28 U.S. Code § 296 - Powers upon designation and assignment

A justice or judge shall discharge, during the period of his designation and assignment, all judicial duties for which he is designated and assigned. He may be required to perform any duty which might be required of a judge of the court or district or circuit to which he is designated and assigned.
Such justice or judge shall have all the powers of a judge of the court, circuit or district to which he is designated and assigned, except the power to appoint any person to a statutory position or to designate permanently a depository of funds or a newspaper for publication of legal notices. However, a district judge who has retired from regular active service under section 371 (b) of this title, when designated and assigned to the court to which such judge was appointed, having performed in the preceding calendar year an amount of work equal to or greater than the amount of work an average judge in active service on that court would perform in 6 months, and having elected to exercise such powers, shall have the powers of a judge of that court to participate in appointment of court officers and magistrate judges, rulemaking, governance, and administrative matters.
A justice or judge who has sat by designation and assignment in another district or circuit may, notwithstanding his absence from such district or circuit or the expiration of the period of his designation and assignment, decide or join in the decision and final disposition of all matters submitted to him during such period and in the consideration and disposition of applications for rehearing or further proceedings in such matters.

Source

(June 25, 1948, ch. 646, 62 Stat. 901; Pub. L. 110–177, title V, § 503,Jan. 7, 2008, 121 Stat. 2542.)
Historical and Revision Notes

Based on title 28, U.S.C., 1940 ed., §§ 17, 18, 22, 23, 301 (Mar. 3, 1911, ch. 231, §§ 13, 14, 18, 19, 188,36 Stat. 1089, 1143; Oct. 3, 1913, ch. 18, 38 Stat. 203; Feb. 25, 1919, ch. 29, §§ 2, 5,40 Stat. 1156, 1157; Sept. 14, 1922, ch. 306, §§ 3, 4, 5,42 Stat. 839; Dec. 13, 1926, ch. 6, § 1,44 Stat. 919; Mar. 2, 1929, ch. 488, § 1,45 Stat. 1475; June 7, 1934, ch. 426, 48 Stat. 926; June 25, 1936, ch. 804, 49 Stat. 1921; Aug. 24, 1937, ch. 754, § 4,50 Stat. 753; Dec. 29, 1942, ch. 835, §§ 1, 2, 5, 6,56 Stat. 1094, 1095).
Section simplifies provisions of sections 17, 18, paragraphs (b) and (c) of section 22, andsections 23 and 301 of title 28, U.S.C., 1940 ed., relating to powers and duties of designated judges.
Other provisions of said sections 17 and 22 of title 28, U.S.C., 1940 ed., are incorporated in sections 291, 292, and 295 of this title.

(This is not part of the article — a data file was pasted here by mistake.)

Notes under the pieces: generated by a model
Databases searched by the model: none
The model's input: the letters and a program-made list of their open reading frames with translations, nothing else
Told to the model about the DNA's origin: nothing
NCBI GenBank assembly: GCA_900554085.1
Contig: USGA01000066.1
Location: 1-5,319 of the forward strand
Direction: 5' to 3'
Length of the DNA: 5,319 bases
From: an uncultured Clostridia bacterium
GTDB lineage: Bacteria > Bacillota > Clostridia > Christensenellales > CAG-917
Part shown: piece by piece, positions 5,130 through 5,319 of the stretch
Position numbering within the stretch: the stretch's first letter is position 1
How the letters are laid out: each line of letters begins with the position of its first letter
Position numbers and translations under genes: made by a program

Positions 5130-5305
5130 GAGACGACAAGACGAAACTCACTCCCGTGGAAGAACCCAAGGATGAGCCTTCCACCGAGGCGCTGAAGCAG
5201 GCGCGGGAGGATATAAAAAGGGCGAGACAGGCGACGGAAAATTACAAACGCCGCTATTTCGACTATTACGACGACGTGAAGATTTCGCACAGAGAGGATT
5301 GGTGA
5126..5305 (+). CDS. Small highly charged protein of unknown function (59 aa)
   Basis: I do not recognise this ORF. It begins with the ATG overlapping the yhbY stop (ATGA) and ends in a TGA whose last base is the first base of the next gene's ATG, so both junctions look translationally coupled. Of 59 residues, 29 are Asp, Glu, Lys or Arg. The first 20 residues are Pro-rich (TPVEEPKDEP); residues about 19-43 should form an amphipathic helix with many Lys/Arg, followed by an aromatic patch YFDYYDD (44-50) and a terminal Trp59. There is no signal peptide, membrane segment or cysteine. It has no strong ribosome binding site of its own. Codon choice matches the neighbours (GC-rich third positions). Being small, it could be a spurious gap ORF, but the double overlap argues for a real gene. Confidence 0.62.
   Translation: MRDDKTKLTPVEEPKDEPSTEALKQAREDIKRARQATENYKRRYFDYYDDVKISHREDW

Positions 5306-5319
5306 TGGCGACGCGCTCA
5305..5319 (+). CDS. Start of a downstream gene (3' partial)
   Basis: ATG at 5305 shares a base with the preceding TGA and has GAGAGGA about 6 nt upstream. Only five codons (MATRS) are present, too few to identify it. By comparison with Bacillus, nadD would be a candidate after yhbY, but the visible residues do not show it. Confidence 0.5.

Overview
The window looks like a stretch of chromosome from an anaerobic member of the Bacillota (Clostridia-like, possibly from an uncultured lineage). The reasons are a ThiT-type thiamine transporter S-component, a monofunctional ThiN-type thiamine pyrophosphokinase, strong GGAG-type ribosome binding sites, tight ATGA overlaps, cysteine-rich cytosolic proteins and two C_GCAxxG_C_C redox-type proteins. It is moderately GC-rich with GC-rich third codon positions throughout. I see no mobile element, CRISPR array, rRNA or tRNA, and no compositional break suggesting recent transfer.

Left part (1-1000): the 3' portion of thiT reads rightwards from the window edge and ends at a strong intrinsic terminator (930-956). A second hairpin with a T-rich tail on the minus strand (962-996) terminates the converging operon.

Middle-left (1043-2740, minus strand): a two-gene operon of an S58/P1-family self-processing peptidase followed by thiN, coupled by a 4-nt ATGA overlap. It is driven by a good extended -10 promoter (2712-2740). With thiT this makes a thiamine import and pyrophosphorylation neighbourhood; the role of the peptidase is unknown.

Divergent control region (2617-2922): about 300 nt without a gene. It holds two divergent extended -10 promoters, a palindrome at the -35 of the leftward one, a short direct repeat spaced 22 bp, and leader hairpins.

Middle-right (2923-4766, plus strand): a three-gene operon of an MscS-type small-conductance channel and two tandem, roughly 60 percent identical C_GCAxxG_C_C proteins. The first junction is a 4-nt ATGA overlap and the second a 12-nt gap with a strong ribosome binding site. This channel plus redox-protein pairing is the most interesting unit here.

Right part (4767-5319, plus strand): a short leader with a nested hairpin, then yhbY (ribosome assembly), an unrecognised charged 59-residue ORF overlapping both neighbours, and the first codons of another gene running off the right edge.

Other provisions of said section 301 of title 28, U.S.C., 1940 ed., are incorporated in sections 211–213, 215, and 293 of this title.
Section is made applicable to retired justices of the Supreme Court by inclusion of reference to “justice,” on the theory that a justice should have the same powers and duties and be subject to the same limitations as designated and assigned circuit and district judges.
The second sentence of the revised section was substituted for the provision of section 18 of title 28, U.S.C., 1940 ed., which subjected circuit judges to the same assignments of duty as the circuit judges of the circuit to which they are designated and assigned. The revised section extends this requirement and makes it applicable to all designated and assigned judges.
The provision in the last paragraph of said section 22 that the action of the assigned judge in writing filed with the clerk of court where the trial or hearing was held shall be valid as if such action had been taken by him within the district and within the period of his designation, was omitted as surplusage. See section 295 of this title.
Amendments

2008—Pub. L. 110–177inserted at end of second par. “However, a district judge who has retired from regular active service under section 371 (b) of this title, when designated and assigned to the court to which such judge was appointed, having performed in the preceding calendar year an amount of work equal to or greater than the amount of work an average judge in active service on that court would perform in 6 months, and having elected to exercise such powers, shall have the powers of a judge of that court to participate in appointment of court officers and magistrate judges, rulemaking, governance, and administrative matters.”

 

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